Unlike McCain, who basically told southern, religious conservatives where they could go back in 2000, Rudy understands that he’s campaigning to lead the party of the sunbelt — a party that is more pro-life and pro-gun than his New York constituents. As such, the mayor has given no indication that he will turn his presidency into some sort of pro-abortion, pro-gun control crusade, and every indication that he will defer to his base on those issues. We’ve yet to get definitive statements from Rudy regarding abortion or the Second Amendment in the last few years. While Rudy opponents trot out statements from the 1990s or even the 1980s on those issues, let’s wait and see where Rudy stands in 2006 before passing any judgment. Mayor Giuliani might just surprise pro-life, pro-Second Amendment conservatives with his interpretation of how the president, and not the mayor of the most liberal city in the country, should handle these hot-button cultural issues. At the very least, Giuliani appears prepared to do no harm to conservatives on these issues while promising to advance their causes via the appointment of conservative judges.
Rudy Giuliani is absolutely electable
Despite what John Hawkins says, Rudy is probably the most electable Republican in the country right now. In fact, it would be very, very difficult for me to imagine a scenario in which Rudy would lose to any Democrat, and the mayor would easily trounce the Gore/Kerry sort of Democrat that the Left insists on nominating time after time. If Hillary or Gore is the nominee in 2008, Rudy would win the electoral college in a walk. Here’s why.
First, the impact of an ethnic Catholic leading a presidential ticket must not be understated. The entire industrial north is a region filled with Catholics of eastern and southern European descent. This includes states like Pennsylvania and Michigan, which went for John Kerry by only two and three percentage points in 2004, respectively. Identity politics alone would likely garner Giuliani a couple of extra percentage points across the Rust Belt, just as President Bush likely benefited from his southern evangelical status in states filled with southern evangelicals.
Secondly, Rudy’s fiscally-conservative profile is very similar to the Republican executives elected by the voters of states like Wisconsin and Pennsylvania. By reminding upper-midwestern voters of their favorite governors, like Tommy Thompson, John Engler, and Tom Ridge, Rudy would likely garner another few points out of the Rust Belt.
So let’s say that Rudy’s ethnic Catholic, working class background, combined with his Rust Belt-style positions on the issues, is able to increase the GOP presidential ticket’s vote share by five percent from 2004 across the Rust Belt, which includes the states bordered by Minnesota and Iowa in the west and New Jersey in the east. The result of this sort of a swing would send the following states into the “red” column: Pennsylvania, Michigan, Wisconsin, and Minnesota. That’s another 58 electoral votes for the GOP ticket.
Now, John Hawkins will argue that’s all for naught, as Rudy, who is unable to pound the podium regarding life issues with the same tenacity as President Bush, will likely lose a few points across the South. Okay, I’ll bite. Let’s assume that Rudy’s presidential ticket loses five points from Bush’s 2004 totals in every single southern state simply because he’s a) not an evangelical, b) he can’t call himself pro-life, and c) he’s not for amending the Constitution to ban gay marriage. I think assuming a five point loss in every southern state is more than generous to John’s argument in this case, and I suspect Hawkins would agree. Now, let’s see how many southern states Rudy loses with that five point loss across the South…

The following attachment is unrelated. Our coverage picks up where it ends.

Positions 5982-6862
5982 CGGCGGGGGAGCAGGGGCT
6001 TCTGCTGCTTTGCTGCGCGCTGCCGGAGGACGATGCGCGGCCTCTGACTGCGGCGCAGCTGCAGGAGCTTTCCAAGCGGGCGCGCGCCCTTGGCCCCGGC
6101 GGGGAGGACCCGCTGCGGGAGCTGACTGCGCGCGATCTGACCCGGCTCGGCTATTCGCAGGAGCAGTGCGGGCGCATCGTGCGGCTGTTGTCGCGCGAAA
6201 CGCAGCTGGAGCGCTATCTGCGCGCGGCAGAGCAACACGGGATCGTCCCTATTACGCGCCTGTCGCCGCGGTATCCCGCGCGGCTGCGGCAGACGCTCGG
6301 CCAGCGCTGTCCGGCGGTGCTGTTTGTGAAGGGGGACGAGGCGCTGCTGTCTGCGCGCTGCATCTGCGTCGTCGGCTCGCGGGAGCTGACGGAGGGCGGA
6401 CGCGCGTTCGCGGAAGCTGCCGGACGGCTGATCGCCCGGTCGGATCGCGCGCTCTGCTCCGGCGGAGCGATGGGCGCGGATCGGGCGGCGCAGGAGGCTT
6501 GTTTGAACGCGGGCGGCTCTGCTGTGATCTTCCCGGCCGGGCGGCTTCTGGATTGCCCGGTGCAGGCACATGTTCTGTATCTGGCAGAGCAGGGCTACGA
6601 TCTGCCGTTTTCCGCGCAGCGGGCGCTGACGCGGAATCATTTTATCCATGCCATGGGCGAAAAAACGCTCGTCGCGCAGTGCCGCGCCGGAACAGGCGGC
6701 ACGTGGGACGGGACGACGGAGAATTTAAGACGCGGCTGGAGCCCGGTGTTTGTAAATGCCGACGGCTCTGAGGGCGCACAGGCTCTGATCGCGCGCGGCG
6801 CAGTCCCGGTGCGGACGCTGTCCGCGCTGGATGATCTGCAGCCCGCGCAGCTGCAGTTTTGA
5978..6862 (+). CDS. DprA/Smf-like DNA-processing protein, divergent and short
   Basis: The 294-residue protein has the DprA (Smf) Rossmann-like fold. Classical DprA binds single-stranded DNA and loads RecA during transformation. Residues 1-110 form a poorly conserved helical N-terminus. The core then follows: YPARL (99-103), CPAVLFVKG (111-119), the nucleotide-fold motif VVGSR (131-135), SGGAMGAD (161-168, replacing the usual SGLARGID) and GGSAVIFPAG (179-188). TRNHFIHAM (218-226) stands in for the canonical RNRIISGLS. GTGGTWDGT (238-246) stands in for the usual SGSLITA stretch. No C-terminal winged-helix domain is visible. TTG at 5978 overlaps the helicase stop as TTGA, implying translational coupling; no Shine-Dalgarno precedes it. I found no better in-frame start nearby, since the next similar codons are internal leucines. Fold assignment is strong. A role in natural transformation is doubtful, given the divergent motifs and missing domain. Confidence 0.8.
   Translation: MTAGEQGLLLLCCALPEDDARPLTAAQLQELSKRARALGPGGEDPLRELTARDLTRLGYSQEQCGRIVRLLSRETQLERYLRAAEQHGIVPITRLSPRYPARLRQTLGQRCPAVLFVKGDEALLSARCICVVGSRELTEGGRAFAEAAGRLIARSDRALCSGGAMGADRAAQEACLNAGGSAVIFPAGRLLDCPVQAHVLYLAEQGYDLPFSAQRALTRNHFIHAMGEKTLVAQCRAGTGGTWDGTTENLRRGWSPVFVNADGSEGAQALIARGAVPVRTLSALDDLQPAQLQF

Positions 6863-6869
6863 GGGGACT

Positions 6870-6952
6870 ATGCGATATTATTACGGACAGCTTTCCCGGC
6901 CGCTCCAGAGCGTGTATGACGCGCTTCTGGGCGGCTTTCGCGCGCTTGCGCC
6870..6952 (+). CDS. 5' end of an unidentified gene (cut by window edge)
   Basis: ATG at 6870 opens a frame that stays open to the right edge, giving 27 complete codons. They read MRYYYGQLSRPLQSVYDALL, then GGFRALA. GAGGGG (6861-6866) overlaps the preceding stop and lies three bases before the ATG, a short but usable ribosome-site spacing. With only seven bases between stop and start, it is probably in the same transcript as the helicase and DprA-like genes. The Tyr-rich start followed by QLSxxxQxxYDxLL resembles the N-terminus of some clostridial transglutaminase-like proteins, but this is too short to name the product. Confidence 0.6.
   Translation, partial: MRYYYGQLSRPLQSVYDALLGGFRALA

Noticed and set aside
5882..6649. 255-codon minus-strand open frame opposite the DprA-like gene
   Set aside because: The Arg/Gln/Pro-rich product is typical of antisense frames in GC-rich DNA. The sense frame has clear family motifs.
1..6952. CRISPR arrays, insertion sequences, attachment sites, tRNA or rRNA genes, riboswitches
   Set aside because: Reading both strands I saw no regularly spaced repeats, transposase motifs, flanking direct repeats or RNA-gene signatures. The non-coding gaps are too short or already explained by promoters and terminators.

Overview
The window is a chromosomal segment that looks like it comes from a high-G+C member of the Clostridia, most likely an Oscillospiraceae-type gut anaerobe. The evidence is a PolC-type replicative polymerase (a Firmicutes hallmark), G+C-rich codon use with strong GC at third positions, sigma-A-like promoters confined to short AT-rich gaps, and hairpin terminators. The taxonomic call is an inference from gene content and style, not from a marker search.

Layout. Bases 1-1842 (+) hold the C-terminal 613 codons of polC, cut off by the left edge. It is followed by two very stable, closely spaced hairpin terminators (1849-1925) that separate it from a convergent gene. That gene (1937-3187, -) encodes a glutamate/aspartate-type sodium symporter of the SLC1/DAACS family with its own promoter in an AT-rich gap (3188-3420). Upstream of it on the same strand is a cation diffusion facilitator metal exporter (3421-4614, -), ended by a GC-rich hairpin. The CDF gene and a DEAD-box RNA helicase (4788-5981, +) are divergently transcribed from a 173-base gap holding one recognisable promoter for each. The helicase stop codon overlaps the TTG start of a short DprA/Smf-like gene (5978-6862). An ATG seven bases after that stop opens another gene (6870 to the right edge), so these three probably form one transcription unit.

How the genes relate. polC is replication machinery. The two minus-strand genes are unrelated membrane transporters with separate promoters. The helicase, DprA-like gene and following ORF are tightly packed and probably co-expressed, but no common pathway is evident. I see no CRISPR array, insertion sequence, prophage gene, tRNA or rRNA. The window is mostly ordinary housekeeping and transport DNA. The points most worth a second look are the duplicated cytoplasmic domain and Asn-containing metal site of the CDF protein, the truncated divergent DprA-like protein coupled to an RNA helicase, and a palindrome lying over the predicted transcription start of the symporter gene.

In fact, the only state that would be teetering on the edge with a five point reduction in the South from Bush’s 2004 numbers would be Florida, a state filled with ex-New-Yorkers who would almost certainly make up for any sort of Bush-Giuliani gap in the region. The fact of the matter is simply that the GOP has succeeded in Republicanizing the South to the extent that most southern states are simply no longer in danger of turning “blue” during a presidential election. Mark Warner might be able to win a few of them against Arlen Specter, but as has been demonstrated above, Rudy’s no Arlen Specter. And Hillary Clinton is no Mark Warner.
Further, Hawkins’ argument that Rudy couldn’t survive without the support of the GOP base is very true. As such, it’s a good thing that Rudy has been able to attain the support of that very base. Rudy generally garners between 85% and 90% of Republicans in a hypothetical matchup against a standard blue-state Democrat like Hillary Clinton. These numbers are just ever-so-slightly shy of Bush’s 90-plus percent GOP support against Kerry in 2004. And while it’s true that Rudy’s support among independents and Democrats will fluctuate, it’s probably also true that Rudy will at least win independents in the general election, which the president couldn’t do two years ago. Given those considerations, it’s hard to see how Rudy can be viewed as anything other than supremely electable.
Of the current GOP 2008 field, Rudy Giuliani is the only candidate who brings to the table the charisma and leadership of a Reagan, the transformative conservative policies of a Gingrich, and the seriousness regarding the GWOT of a Bush. Giuliani is perfectly suited to lead today’s sunbelt center-right GOP due to his belief in low taxes, fiscal responsibility, market-based government reform, traditional marriage, conservative judges, securing the borders, and, last but certainly not least, the destruction of the terrorist threat against America. Only Rudy can package all of this conservatism in a manner that appeals to large numbers of swing voters while still maintaining solid levels of support among the Republican base. Rudy Giuliani would almost certainly sweep the electoral college against any Democrat by holding all of the red states, most of which are now so heavily Republican that only a very conservative Democrat has a chance of winning them, while flipping the electoral-rich Rust Belt that has at least as much of a cultural connection with Giuliani as the South did with President Bush. Tough, conservative, and electable, conservatives could do a lot worse than Rudy Giuliani.